The night of the warehouse fire, we all
stayed up watching an orange sky twist
flame and shadow, flinching with each
boom as oil drums succumbed.
Maybe we should leave, my mother said.
My father—glowing bright, then dim—
stared out the window. Listen, you can
hear each barrel roll and blow. The way
he talked me through a thunderstorm,
one thousand one, one thousand two—
Five seconds, a mile between the flash
and its slower rumble. Here the gap was
only Kennedy Drive, one street between
our family and the flames—a band of
silence that held the night and the noise
at what seemed like a safe distance.
My Mother Holds Her Great-Granddaughter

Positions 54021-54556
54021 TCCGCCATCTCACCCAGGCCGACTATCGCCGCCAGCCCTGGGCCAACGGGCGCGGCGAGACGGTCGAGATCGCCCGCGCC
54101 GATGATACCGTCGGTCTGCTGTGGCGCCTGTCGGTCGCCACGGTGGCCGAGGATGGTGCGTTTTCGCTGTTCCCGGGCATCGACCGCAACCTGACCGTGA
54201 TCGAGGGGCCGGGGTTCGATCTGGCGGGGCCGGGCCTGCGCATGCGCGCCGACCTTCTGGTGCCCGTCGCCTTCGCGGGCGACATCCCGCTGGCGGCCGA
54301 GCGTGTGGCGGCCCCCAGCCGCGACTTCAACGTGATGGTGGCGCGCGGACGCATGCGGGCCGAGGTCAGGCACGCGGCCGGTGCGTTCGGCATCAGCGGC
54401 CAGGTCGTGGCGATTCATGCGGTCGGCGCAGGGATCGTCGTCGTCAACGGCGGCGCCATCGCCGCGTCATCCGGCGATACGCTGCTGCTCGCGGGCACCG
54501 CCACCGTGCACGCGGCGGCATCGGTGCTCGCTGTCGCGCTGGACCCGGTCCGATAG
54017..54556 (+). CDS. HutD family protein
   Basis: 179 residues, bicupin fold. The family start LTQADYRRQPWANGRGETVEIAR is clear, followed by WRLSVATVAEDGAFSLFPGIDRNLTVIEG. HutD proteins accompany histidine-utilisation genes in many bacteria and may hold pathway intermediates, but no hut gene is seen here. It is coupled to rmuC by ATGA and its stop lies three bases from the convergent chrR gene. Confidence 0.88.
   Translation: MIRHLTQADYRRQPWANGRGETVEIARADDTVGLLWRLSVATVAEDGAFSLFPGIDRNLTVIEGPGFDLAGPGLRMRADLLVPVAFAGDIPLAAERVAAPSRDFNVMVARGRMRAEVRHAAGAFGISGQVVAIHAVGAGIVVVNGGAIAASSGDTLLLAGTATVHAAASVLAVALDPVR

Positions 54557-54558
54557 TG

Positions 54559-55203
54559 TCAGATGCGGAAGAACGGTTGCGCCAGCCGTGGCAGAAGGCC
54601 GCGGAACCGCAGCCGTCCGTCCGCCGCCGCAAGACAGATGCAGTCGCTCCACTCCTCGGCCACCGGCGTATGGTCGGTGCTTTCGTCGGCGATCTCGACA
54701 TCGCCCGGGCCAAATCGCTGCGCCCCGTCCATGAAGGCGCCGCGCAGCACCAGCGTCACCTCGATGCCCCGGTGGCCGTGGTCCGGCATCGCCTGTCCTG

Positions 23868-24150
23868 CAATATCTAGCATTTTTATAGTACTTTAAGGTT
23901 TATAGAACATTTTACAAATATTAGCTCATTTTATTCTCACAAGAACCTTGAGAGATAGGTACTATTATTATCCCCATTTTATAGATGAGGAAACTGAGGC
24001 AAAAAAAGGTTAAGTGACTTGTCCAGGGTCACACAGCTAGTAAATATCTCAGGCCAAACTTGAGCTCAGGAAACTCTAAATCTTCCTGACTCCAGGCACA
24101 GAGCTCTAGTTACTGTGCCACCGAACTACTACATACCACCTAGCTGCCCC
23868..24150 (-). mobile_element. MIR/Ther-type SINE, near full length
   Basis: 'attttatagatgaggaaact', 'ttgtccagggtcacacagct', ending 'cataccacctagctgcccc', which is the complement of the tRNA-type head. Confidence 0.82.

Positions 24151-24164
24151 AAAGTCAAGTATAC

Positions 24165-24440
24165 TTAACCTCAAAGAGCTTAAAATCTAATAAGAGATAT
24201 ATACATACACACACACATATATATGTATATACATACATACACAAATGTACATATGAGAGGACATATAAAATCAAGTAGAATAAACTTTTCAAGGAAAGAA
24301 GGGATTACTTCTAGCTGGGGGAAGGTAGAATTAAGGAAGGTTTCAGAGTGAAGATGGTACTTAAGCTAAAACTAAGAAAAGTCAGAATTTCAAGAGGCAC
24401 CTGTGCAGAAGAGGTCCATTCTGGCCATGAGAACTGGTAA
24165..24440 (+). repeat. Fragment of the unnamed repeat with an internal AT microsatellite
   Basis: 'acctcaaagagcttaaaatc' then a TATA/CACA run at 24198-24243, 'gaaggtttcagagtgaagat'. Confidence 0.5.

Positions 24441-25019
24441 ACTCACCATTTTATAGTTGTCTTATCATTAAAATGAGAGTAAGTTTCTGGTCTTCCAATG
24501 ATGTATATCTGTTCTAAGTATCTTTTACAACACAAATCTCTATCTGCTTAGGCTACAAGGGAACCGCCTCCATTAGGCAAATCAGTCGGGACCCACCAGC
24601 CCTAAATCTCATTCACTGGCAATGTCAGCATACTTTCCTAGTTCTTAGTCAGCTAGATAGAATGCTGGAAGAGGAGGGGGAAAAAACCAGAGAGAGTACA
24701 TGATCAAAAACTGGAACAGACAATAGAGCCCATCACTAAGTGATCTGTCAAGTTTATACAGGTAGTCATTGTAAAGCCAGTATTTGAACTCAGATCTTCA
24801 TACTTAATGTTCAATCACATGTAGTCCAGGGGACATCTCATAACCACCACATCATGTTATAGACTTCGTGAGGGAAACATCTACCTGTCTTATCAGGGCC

In rows of ruffles with a pink medallion pinned
above the hemline, our new Amelia has been placed
across my mother’s lap. First one yawns
and then the other. Both have trouble keeping
focus. My mother nods beneath nine weary
decades, waiting to be guided toward her nap.
Amelia stretches and resumes her newborn sleep.
All the limbs are delicate—in so precarious
a balance that we gasp when one leg shifts
against another and the baby starts to cry.
But it’s only slight, this minor tumble into frailty
How’s it going, my brother asks me later.
Like propping up dust, I say.
I once saw my mother kill a snake
that dared to trespass in her garden.
She never flinched, just thrust the shovel
downward to separate the head from all
the life that thrashed behind it.